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    Red-hot Shikhar Dhawan burning up the charts

    Here's a telling statistic: in the history of ODI cricket, only one batsman has aggregated more runs after 19 innings than India's latest batting star, Shikhar Dhawan. That is statistical evidence not just of how strong an impact Dhawan has made but also of the rich vein of form he is in, because his first five ODI innings produced just 69 runs.

    Since being recalled to India's ODI team ahead of June's ICC Champions Trophy, Dhawan has scored 707 runs in 14 innings at an average of 54.38 and strike-rate of 93.51, inclusive of three centuries and two fifties. He marked his return to the side after two years with a maiden century, against South Africa at Cardiff in the Champions Trophy opener, and finished that tournament as the leading run-getter and the Man-of-the-Series award.

    Dhawan has batted in all 19 of his ODIs, and taking that as a cut-off only one other cricketer has scored more runs at that stage of his career - the former Australia batsman Steve Smith. Smith, now 51, scored 787 runs in his first 19 innings at an average of 43.72 with two hundreds and eight fifties. Dhawan's 776 runs from 19 innings puts him second to Smith.

    The next best after 19 innings is incidentally Dhawan's opening partner in ODIs, Rohit Sharma, who after the same number of visits to the crease had scored 609 runs at 35.82, with six half-centuries and no hundreds.

    England's Dennis Amiss had a rollicking start to his ODI career in the 1970s, rattling away 858 runs in 18 innings. However, that is all he played in ODI cricket.

    No batsman has scored more centuries after 19 innings than Dhawan's three, each of which have come this summer. Dhawan followed his 127 with 101 against West Indies at The Oval in his very next innings and after a brief lull he hit back back 116 against Zimbabwe last month.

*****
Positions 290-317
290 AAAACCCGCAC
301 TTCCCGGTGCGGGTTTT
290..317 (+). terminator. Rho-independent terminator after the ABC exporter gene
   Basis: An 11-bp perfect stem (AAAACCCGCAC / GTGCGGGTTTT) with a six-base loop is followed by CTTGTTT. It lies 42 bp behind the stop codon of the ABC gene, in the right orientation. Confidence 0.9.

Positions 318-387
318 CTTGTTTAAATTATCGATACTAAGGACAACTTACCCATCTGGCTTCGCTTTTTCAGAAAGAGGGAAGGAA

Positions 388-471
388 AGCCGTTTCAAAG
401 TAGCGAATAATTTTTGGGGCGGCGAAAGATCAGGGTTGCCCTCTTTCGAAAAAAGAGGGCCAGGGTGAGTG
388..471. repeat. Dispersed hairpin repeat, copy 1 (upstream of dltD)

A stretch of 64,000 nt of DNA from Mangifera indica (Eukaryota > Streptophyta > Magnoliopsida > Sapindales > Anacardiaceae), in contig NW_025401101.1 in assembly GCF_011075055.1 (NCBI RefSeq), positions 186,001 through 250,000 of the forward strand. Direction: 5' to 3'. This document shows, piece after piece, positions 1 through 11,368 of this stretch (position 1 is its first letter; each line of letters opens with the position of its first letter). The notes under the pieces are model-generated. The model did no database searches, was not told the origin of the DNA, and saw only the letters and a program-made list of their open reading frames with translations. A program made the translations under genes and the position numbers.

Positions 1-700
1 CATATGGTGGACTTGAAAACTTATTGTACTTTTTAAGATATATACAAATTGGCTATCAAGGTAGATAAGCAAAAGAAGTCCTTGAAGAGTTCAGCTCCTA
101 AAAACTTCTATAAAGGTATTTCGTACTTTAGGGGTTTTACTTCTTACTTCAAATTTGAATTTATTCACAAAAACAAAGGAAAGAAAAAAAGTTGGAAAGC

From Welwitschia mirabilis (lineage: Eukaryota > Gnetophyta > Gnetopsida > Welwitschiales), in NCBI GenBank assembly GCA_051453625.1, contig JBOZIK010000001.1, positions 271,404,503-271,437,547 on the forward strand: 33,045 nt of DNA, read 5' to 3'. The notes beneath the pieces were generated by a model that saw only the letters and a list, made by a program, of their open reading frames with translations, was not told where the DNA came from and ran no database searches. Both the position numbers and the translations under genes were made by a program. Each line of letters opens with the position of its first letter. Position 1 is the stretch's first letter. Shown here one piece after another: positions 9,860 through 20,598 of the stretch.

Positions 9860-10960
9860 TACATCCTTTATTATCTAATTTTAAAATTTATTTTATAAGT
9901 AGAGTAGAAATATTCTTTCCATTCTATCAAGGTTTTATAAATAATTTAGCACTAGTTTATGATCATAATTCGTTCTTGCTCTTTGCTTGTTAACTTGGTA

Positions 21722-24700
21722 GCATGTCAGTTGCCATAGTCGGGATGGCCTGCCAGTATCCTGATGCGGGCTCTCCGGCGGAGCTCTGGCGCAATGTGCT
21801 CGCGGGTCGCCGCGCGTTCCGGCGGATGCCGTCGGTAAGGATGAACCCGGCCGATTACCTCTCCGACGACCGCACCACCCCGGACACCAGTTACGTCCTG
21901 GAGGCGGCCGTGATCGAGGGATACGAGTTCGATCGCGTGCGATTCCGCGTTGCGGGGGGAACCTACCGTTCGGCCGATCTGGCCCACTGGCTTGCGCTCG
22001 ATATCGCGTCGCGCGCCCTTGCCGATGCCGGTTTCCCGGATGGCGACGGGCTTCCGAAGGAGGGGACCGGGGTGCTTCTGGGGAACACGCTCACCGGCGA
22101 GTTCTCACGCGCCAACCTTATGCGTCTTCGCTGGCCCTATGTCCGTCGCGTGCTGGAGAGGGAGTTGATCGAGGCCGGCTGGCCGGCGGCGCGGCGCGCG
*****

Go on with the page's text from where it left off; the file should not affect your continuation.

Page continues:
In terms of strike-rate, Dhawan's 88.28 after 19 innings is only behind Canada's Rizwan Cheema (120.32) and Netherlands' Darren Reekers (117.03). Both these batsman play for Associate Members, where the competition is weaker.

    Here's a breakdown of Dhawan's performance by opponents.

    v Australia: M 1, R 0, Avg 0
    v England: M 1, R 31, Avg 31
    v Pakistan: M 1, R 48, Avg 48
    v South Africa: M 1, R 114, Avg 114
    v Sri Lanka: M 4, R 123, Avg 41.83
    v West Indies: M 7, R 251, Avg 41.83
    v Zimbabwe: M 4, R 209, Avg 52.25

    This golden form is an extension of the form Dhawan has been in this year. On Test debut, he smashed the quickest century by a batsman in his first innings. Then he injured himself in the same match and missed a chunk of the IPL. Once fit, he top-scored for Sunrisers Hyderabad with 311 at 38.87 to force his selection for the Champions Trophy, his first ODI appearance since July 2011 in the West Indies. He went on to score the most runs for any player in the Champions Trophy and helped India clinch the title.

    This form has been carried into the ongoing India A tour of South Africa. In the triangular which precedes two unofficial Test matches, Dhawan has been in great form scoring 15, 85, a career-best 248 off 150 balls and 62 in four innings. That amazing double-century saw Dhawan come with 21 runs of breaking the all-time highest individual score in List A cricket, and contained 30 fours and seven sixes. This excellent run of form was crucial to India winning the tri-series.

    His celebrations on reaching hundreds have been as smooth as his batting - the spread-eagled pose, the beaming smile, the twirl of the moustache. Joy of delivering on the big stage, yes, but nothing overbearing or over-the-top. Not for Dhawan is a springboard leap, a punch of the air, a pumped-up wave of the bat or chaste Hindi gaalis. He appears grounded in reality, aware that failure lurks around the corner. He wants to stake his claim with loads of runs, and knows that there are stiffer challenges ahead, especially in Tests, with tours of South Africa, New Zealand, England and Australia lined up.

    Right now, though, the 27-year-old just seems to be enjoying his cricket. And that's the key to success.

    Have your say: Do you think Shikhar Dhawan is here to stay?